all types of leaders, with all types of personalities and career goals, and the
Executive MBA program offers a personalized experience to fit each of them.
Montgomery, class of 2013, knew he could do more in his company, and wanted to
move up faster, but knew he needed the credibility of an MBA to get there. Jeff
works in banking, and after the financial crisis in 2008, felt he had hit a
road block in his career. While his employer didn’t sponsor him in the
Executive MBA program, Jeff found it worth the personal investment thanks to
the financial and personal ROI, including lifelong friendships. Today, Jeff is
a branch president at Cendera Bank.
Here’s a look at the program from Jeff’s
Return on Investment
It didn't take until the end of the program to see the ROI. I was
immediately a better employee. I had my best-ever year at that company while I
was doing the MBA, because it untaps all this potential that you don't realize
you have until you're put into a pressure cooker.
From a financial ROI, I make more now per year than I paid for the
entire program. So it had an immediate benefit, and I paid off every penny of
my MBA in three years.
Developing as a Leader
We all have a unique leadership style. You've got to develop
something that's genuine to who you are, so the coaching in the program is so
critical. I'll never forget my coach telling me at one point in the process,
when I was struggling, she said, “Well you know, Jeff, you just might have the
ability to tolerate a little bit more chaos than other people.”
It was kind of an “aha” moment. I was trying to change who I was instead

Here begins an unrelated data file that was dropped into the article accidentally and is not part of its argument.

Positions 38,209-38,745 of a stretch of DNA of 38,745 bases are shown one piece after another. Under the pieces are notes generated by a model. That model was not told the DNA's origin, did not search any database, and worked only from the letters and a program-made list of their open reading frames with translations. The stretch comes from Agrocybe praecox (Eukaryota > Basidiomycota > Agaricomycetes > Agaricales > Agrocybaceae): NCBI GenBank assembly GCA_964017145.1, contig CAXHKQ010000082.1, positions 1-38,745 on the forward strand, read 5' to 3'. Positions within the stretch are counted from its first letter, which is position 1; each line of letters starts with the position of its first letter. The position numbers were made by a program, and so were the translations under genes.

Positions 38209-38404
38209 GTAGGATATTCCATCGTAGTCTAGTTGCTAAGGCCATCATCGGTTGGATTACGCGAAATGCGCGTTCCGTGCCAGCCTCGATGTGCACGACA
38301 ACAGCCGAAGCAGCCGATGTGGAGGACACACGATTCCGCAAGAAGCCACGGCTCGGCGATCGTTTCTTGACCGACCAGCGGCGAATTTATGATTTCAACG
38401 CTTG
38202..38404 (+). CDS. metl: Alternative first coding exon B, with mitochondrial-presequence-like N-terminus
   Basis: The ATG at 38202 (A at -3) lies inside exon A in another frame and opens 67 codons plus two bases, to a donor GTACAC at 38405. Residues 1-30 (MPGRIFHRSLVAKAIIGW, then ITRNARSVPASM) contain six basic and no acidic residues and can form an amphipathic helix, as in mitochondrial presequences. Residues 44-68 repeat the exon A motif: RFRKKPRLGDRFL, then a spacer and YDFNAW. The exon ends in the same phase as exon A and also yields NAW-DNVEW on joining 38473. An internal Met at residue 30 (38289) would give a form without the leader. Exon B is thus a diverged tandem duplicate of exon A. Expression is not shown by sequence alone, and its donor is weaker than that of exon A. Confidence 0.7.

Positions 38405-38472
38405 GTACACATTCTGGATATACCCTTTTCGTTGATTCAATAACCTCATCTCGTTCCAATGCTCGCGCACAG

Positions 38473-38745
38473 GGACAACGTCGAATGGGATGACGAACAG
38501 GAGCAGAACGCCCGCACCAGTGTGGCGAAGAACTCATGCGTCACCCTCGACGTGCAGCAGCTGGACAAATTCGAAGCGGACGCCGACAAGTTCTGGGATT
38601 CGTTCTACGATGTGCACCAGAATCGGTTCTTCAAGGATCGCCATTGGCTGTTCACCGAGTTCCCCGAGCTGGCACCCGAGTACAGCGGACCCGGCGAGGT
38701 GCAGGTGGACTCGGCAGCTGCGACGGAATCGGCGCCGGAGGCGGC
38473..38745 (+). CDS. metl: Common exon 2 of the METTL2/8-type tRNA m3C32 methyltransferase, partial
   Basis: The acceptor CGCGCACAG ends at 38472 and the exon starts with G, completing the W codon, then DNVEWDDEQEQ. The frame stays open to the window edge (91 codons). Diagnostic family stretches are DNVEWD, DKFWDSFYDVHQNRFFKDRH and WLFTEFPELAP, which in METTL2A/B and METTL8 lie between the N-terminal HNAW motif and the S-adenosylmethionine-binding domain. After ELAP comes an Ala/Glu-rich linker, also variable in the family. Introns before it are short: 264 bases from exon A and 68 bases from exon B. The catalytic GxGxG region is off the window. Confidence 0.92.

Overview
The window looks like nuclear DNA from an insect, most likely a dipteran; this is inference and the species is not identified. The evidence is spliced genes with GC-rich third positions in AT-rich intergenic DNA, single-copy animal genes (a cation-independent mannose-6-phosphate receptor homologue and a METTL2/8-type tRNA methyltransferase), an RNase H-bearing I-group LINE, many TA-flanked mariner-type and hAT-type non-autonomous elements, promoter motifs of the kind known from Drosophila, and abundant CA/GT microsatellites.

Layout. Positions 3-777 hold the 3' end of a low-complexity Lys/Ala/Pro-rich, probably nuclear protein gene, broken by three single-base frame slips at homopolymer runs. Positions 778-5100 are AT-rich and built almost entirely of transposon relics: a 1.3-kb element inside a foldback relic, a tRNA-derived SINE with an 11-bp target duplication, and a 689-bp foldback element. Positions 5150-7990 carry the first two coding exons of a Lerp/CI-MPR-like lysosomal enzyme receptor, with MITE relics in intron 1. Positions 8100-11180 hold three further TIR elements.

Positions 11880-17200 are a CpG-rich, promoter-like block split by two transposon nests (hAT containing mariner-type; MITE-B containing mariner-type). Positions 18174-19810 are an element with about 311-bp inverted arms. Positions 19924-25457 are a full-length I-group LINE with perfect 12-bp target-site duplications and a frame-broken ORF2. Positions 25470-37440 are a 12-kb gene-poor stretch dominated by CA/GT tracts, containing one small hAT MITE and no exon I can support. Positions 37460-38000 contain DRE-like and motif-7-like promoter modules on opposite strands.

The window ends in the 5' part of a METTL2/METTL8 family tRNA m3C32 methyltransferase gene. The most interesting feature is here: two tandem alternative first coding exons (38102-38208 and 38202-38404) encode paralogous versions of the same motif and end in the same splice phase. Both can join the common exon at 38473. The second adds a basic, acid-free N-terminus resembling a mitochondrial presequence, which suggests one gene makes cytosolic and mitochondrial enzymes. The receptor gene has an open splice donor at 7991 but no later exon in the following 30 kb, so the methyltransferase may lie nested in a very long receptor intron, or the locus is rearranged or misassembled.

of just sticking with my core values, and being who I am.
As a leader, I'm not a dictator. I'm more of a collaborator. So,
how do you lead a team from a collaborative point of view? I found a way that
works for me, but it's not the only
right way. It's the way that I can
lead, and be authentic. I don't think I would have ever developed that self-confidence
to be exactly who I am, and be the leader that I can be, without that trial-by-error
Building Lifelong Relationships
Another part of the ROI is the relationships you make. I'm leaving
on a ski trip with half the guys in my class on Friday. That’s six or seven
years after we started the program. So, the program would have been worth every
penny to me, just for those relationships. I would do it over without
Finding the Time
Several hundred people went before you and all figured it out. So
there's a way to make it happen. My work made me come in early and stay late on
the weeks that we had Friday class. That actually turned out to be a huge
blessing, because I used that extra time in the morning, and in the afternoon
or evening, to do all my school work. If I'm sitting there in the bank, I might
as well use that time – there weren't any customers before nine and after five.
My wife and I had a kid while I was in the program, and while I
might not suggest it, we still made it work. Your spouse will amaze you with
what they can get done; your growth is imperative to them, too. And your kids
are resilient. So if you have a kid right now, who’s in that age range, that
you think, “I can't imagine all that time being away from them,” it's a short
period of life if you really think about it. I don't think there's an age group
that you can't make this work.
The Bottom Line: Unlocking Your Potential
If you want to talk about unlocking your potential as an employee,
or as a business owner, as whatever, I believe that we all have more potential
than we're realizing. It takes some kind of outside force. Whether it's the TCU
program, or some pivotal person in your life, or whatever it is, there's some
outside agent of change that can unlock your potential to make you a better
employee, a better employer, a better spouse, a better parent, whatever it is,
and I found that the TCU EMBA program did that for me.